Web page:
We've come a long way from the original pair of blue jeans — and that's not necessarily a good thing.
Blue jeans used to get their blue from indigo, a flowering plant (and you can still find high-end, indigo-dyed selvedge denim), but that natural process is pricy, and now 90 percent of denim produced in China uses cheap, synthetic dyes made from coal tar, sulfur, and other toxic chemicals. These compounds cause serious health problems in denim factory employees, plus poison and kill off fish when denim wastewater is flushed into waterways.
However, there might be another way. A French startup named Pili has figured out how to make dyes in the lab using only bacteria and sugar as the raw ingredients. According to an article earlier this year in New Scientist, these biohackers feed sugar to a South American strain of Streptomyces bacteria, which then spits out a rich blue pigment. By tweaking the type of sugar, temperature, and time, they've also engineered orange, violet, yellow, and red pigments.
Even better, the bacteria dye process doesn't require a chemical fixative to adhere it to textiles. Pili grows bacteria right on the fabric, which, when finished, is then simply heated or washed to kill the bacteria. This process is toxin-free, and they estimate it produces 10 times less greenhouse gas emissions than typical petroleum-based dyes. If successful, the resulting dye wouldn't be just for jeans or textiles but could also replace toxic pen ink — the Pili founders' original quest.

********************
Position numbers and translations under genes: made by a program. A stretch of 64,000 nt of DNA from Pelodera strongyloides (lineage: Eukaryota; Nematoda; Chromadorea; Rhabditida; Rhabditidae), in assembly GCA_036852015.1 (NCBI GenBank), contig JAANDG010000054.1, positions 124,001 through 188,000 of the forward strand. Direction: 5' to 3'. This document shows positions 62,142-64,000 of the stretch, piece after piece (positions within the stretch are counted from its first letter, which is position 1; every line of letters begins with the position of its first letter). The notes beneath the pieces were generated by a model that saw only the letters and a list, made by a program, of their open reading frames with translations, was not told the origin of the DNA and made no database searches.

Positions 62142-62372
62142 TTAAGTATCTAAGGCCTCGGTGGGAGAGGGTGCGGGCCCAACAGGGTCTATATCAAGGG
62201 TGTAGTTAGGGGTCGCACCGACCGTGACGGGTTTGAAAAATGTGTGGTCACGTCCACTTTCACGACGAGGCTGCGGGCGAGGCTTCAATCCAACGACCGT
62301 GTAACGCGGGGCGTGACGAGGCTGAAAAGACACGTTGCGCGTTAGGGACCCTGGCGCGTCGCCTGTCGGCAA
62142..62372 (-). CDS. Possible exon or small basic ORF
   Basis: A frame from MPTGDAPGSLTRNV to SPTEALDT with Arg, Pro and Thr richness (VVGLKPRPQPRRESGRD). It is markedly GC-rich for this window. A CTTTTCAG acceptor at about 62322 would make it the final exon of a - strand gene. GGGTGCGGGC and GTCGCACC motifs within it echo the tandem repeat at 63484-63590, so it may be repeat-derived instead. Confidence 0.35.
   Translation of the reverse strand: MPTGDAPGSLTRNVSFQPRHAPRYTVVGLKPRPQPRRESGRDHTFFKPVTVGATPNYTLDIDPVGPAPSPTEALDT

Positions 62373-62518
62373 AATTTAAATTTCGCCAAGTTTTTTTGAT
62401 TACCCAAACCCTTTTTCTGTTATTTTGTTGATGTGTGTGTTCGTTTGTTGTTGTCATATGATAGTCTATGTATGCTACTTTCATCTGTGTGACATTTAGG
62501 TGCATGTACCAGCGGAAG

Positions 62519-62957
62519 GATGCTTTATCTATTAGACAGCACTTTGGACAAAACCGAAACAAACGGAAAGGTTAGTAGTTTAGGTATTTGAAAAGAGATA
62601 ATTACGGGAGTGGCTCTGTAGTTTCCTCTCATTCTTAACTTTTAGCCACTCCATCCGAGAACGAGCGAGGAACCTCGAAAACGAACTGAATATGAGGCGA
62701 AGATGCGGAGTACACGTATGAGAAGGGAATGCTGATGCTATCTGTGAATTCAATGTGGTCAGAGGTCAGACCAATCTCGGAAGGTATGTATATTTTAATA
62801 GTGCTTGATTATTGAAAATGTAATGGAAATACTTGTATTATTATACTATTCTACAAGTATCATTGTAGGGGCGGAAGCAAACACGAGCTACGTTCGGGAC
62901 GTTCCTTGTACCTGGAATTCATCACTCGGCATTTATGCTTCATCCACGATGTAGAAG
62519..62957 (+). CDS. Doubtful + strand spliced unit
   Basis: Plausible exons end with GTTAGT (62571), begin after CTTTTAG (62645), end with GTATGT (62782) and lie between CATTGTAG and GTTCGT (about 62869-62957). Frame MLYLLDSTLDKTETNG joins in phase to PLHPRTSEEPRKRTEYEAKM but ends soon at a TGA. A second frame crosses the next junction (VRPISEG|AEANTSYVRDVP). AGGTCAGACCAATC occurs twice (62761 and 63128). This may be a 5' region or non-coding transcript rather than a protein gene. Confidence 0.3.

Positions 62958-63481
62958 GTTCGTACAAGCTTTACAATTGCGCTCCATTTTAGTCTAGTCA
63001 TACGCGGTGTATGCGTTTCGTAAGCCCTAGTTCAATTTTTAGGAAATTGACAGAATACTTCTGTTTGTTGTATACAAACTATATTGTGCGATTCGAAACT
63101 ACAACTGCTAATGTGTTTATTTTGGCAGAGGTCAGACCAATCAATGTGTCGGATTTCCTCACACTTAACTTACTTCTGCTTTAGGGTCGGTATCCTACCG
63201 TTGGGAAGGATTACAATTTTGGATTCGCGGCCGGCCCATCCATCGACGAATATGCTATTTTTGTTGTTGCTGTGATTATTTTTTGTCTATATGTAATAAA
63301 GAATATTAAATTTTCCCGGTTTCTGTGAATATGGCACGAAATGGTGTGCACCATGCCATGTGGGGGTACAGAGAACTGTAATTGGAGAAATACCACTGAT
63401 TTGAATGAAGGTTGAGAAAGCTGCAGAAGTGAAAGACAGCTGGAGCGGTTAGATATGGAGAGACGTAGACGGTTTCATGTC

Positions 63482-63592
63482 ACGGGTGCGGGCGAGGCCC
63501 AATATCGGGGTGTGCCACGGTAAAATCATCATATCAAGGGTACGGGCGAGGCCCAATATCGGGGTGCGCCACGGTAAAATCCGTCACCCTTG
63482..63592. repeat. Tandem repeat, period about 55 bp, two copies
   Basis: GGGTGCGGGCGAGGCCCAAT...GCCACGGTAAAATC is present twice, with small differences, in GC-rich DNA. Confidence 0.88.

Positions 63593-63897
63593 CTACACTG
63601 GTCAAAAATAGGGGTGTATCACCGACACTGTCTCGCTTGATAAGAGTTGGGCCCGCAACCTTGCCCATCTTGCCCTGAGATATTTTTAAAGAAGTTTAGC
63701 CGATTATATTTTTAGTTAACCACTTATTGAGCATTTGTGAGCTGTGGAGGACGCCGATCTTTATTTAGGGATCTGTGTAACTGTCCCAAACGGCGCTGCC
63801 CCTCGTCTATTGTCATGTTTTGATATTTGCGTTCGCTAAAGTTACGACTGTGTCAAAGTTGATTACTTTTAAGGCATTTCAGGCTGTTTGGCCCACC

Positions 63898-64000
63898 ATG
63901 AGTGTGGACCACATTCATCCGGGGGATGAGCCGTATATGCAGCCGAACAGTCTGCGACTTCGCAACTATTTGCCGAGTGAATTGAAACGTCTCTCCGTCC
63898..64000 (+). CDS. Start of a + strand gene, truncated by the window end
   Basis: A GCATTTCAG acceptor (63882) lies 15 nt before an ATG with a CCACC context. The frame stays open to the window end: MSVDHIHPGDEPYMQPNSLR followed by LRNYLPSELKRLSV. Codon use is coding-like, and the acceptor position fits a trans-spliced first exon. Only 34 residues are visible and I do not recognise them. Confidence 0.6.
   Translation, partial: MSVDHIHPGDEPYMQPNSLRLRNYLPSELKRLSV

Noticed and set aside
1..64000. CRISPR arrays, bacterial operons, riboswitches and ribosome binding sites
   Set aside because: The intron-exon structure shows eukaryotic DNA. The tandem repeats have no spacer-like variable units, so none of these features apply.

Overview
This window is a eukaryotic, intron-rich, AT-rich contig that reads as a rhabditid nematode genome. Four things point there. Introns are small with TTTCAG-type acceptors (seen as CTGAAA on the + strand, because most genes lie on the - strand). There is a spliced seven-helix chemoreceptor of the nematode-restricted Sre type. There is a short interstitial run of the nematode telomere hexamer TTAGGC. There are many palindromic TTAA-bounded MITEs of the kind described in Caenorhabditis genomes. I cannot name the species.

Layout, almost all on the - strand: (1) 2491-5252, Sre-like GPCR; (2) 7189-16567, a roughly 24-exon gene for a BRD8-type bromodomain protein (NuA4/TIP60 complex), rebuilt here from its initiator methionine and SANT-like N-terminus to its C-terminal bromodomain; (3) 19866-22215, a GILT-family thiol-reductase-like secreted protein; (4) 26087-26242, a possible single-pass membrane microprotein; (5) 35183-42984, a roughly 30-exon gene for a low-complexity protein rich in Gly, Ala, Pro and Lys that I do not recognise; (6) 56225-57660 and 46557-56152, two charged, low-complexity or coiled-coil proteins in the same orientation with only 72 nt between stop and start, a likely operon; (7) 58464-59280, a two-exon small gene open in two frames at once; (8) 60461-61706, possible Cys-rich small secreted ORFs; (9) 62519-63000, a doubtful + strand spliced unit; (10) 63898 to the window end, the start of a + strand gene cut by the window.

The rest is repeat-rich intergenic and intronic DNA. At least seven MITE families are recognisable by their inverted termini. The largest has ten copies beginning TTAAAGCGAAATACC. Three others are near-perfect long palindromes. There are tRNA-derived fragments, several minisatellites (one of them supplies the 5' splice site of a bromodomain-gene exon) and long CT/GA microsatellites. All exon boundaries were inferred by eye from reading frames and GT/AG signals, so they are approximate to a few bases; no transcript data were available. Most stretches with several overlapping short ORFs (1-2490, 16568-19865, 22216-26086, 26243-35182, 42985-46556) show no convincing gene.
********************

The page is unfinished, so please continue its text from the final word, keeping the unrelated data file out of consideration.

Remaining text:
Across the world, another team is pursuing similar research. A University of California–Berkeley team has successfully isolated the plant enzyme responsible for indigo, called indicat. Their next step is to insert a couple of genes responsible for the production of indicat and its chemical transformation into indigo into a bacteria. If all goes well, researchers envision giant vats of this specially engineered bacteria floating in cheap and abundant glucose, producing indigo for our bluejeans and shibori-dyed linens. Of course, this technically involves genetic engineering — the idea for the indigo bacteria was first developed for the International Genetically Engineered Machine competition, or iGEM.
Even if anything even vaguely related to GMOs makes you squeamish, you'll be happy to know that if these processes could be commercially scaled and made affordable enough to compete with synthetic dyes, it could put a dent in the 40,000 tons of synthetic indigo used annually by the denim industry. And the positive impact on rivers, climate change, and denim workers would be enormous.
That leaves us with only one final question: Would dye made by microbes be considered vegan?